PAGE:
Regarding disintermediation, Boatsetter has an advantage compared to other platform businesses: the frequency of rentals made by the same user are particularly low since most of the revenue comes from remote travelers. As the owner-renter relationship doesn’t go beyond a couple of interactions, the incentives to bypass the platform are limited since there are few opportunities to develop trust between the parties.

Even though it is vulnerable to multi-homing, Boatsetter could reduce its exposure by offering additional services to owners, for whom maintenance and storage costs are a hassle. The company could explore ways to leverage its scale and customer-oriented product development to establish partnerships with maintenance and storage providers and also offer owners a set of basic analytical tools to manage their assets.

Finally, as Boatsetter can’t bridge to other networks on its own, it will be critical for the company to double down on its partnerships with most of the online travel agencies and Airbnb, ideally aiming for exclusivity agreements. Even though the business’ sustainability is vulnerable to the vertical integration of these players, Boatsetter could leverage its large base of owners to weaken the new entrants in the space.

An example of the partnership between Boatsetter and Airbnb.

So, as strong network effects, low disintermediation risks and a global-local network allow Boatsetter to mitigate the action of new entrants, value-added features to lower supply-side multi-homing and an extension of its current partnerships could strengthen even more the company’s sustainability and set even calmer waters to sail through.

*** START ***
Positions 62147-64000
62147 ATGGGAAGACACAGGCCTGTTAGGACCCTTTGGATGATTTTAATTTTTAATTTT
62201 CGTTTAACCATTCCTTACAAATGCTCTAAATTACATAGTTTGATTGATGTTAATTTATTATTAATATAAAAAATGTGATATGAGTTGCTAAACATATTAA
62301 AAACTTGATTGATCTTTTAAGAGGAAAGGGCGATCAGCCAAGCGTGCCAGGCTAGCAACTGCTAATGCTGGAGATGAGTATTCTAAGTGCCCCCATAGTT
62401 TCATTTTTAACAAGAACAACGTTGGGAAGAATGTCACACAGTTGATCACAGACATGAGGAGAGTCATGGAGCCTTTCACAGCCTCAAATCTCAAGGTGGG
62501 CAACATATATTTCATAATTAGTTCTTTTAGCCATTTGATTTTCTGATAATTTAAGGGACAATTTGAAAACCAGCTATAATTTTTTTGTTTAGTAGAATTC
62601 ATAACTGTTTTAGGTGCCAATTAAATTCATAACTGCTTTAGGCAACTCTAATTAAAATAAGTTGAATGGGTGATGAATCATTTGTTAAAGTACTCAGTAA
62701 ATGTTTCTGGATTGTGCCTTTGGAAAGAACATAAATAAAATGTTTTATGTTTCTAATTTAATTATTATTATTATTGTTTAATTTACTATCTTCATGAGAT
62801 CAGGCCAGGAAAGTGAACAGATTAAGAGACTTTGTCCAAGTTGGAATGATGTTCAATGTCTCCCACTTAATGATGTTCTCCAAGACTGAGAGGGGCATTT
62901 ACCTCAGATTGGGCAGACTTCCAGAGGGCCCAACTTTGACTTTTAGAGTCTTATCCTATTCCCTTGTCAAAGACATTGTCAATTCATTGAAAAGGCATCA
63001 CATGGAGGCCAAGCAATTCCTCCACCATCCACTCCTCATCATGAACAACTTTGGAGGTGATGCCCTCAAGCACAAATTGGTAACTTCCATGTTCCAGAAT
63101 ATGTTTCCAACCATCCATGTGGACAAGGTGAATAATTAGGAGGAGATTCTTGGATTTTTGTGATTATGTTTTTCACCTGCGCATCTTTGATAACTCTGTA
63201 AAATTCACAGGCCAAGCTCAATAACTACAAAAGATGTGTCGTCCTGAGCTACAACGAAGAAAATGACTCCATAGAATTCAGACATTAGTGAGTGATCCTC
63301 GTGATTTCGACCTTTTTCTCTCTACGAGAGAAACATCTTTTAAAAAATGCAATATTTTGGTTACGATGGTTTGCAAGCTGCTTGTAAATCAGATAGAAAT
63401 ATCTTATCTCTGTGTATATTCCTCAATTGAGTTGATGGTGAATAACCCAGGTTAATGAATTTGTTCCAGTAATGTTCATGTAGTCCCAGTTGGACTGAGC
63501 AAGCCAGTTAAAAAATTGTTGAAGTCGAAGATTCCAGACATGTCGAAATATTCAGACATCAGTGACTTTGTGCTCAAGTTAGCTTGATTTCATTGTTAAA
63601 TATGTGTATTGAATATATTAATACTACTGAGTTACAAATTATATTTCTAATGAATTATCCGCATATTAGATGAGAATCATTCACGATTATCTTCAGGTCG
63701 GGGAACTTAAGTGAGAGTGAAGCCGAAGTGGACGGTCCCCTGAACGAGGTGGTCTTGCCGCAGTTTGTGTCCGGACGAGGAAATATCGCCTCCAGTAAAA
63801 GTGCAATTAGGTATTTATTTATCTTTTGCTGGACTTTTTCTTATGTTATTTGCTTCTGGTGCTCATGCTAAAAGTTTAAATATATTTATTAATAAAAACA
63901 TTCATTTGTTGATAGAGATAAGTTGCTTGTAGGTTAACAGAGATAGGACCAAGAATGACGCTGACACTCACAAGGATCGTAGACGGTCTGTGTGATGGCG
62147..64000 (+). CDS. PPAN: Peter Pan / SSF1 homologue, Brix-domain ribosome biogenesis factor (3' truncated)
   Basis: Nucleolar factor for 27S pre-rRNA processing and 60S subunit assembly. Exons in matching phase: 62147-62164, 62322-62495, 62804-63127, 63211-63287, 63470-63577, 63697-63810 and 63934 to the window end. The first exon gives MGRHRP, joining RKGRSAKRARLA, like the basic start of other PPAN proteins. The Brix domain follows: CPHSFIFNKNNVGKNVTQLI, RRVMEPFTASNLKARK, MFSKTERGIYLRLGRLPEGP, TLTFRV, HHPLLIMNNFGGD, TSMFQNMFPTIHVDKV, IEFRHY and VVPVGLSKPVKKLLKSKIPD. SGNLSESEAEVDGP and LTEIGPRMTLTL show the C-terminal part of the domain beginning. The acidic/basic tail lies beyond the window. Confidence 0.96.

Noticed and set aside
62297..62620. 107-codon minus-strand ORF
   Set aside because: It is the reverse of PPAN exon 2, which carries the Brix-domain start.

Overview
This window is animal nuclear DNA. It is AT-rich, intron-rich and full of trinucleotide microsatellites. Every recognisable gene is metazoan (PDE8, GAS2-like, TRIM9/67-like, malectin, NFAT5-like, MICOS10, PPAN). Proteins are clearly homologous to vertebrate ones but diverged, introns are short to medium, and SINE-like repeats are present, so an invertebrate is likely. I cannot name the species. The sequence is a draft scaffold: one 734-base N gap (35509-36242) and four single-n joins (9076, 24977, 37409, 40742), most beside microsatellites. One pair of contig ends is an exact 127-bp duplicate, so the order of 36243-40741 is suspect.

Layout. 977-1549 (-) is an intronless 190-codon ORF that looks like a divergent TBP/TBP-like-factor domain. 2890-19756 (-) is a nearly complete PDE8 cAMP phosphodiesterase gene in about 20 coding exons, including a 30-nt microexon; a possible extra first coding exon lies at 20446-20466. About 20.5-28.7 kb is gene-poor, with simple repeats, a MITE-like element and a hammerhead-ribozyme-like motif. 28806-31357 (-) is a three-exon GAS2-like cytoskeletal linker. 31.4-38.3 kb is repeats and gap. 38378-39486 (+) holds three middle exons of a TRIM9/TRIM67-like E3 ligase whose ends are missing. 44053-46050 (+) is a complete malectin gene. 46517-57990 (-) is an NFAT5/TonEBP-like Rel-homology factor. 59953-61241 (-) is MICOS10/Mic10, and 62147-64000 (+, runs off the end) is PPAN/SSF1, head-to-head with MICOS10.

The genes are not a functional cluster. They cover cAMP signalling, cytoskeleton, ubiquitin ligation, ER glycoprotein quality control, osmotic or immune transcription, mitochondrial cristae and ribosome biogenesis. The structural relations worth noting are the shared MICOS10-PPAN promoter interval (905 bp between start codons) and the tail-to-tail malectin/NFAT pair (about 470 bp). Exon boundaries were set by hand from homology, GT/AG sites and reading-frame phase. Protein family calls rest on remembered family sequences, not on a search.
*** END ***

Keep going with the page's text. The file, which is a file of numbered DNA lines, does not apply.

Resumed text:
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Student comments on Boatsetter: Democratizing The Sailing Experience

  1. Very interesting post! I am definitely going to check out Boatsetter on my next vacation. I think that in order for Boatsetter to continue to scale and defend against potential entrants, they really need to double-down on providing complementary services to the boat owners to keep them on the platform and reduce risk of multi-homing. For example, since ports are quite centralized in certain areas, they could set up facilities or local contractor relationships to provide cleaning, fueling, maintenance, etc… services for the boats in between rentals. This would reduce the friction for owners both at initial sign-up and during their on-going use of the platform.

    Great post!

  2. Thanks for the great read! The partnership with Airbnb seems like a solid way to drive customers to boat experiences, particularly those who had no specific interest in boat-related activities. As it gets more popular, I am very curious about how the relationship between Boatsetter and Airbnb will evolve – whether Airbnb would start onboarding boat owners and operators itself and thereby “disintermediating” Boatster. Matt’s post above suggesting that Boatsetter provide maintenance services etc. to owners to keep them on the platform seems like a great place to start since it is possibly something Airbnb would not provide.

    1. I agree with this comment. Having exclusive agreements with airbnb etc could disintermediate boatster as we saw with amazon and xfire but perhaps long term agreements would help manage this threat. Creating add-on services for boat owners could help new boat owners but existing owners likely have their own management so another partnership possibility is to use boatster as a way to sell to renters who then become consumers.

  3. Wow, that is interesting! Worth checking out – when the world gets back to normal and we all can travel again!